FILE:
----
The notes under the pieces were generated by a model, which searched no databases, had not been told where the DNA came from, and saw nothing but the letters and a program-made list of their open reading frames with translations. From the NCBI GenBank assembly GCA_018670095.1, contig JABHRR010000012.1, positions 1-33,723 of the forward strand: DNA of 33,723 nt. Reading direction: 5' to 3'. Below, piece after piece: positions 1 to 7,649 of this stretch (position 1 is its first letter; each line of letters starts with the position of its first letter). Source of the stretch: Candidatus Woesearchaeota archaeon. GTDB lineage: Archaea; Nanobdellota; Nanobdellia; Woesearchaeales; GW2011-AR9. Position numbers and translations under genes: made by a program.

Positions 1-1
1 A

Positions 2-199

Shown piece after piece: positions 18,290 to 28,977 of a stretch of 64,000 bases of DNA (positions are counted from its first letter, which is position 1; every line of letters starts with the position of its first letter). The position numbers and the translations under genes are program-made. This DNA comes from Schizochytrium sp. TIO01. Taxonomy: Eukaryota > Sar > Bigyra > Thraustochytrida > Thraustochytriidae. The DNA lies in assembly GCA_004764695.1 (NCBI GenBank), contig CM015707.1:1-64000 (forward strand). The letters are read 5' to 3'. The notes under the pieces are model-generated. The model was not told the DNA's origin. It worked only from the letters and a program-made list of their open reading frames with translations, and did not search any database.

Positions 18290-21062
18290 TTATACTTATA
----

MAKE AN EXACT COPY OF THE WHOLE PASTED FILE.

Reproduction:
The notes under the pieces were generated by a model, which searched no databases, had not been told where the DNA came from, and saw nothing but the letters and a program-made list of their open reading frames with translations. From the NCBI GenBank assembly GCA_018670095.1, contig JABHRR010000012.1, positions 1-33,723 of the forward strand: DNA of 33,723 nt. Reading direction: 5' to 3'. Below, piece after piece: positions 1 to 7,649 of this stretch (position 1 is its first letter; each line of letters starts with the position of its first letter). Source of the stretch: Candidatus Woesearchaeota archaeon. GTDB lineage: Archaea; Nanobdellota; Nanobdellia; Woesearchaeales; GW2011-AR9. Position numbers and translations under genes: made by a program.

Positions 1-1
1 A

Positions 2-199

Shown piece after piece: positions 18,290 to 28,977 of a stretch of 64,000 bases of DNA (positions are counted from its first letter, which is position 1; every line of letters starts with the position of its first letter). The position numbers and the translations under genes are program-made. This DNA comes from Schizochytrium sp. TIO01. Taxonomy: Eukaryota > Sar > Bigyra > Thraustochytrida > Thraustochytriidae. The DNA lies in assembly GCA_004764695.1 (NCBI GenBank), contig CM015707.1:1-64000 (forward strand). The letters are read 5' to 3'. The notes under the pieces are model-generated. The model was not told the DNA's origin. It worked only from the letters and a program-made list of their open reading frames with translations, and did not search any database.

Positions 18290-21062
18290 TTATACTTATA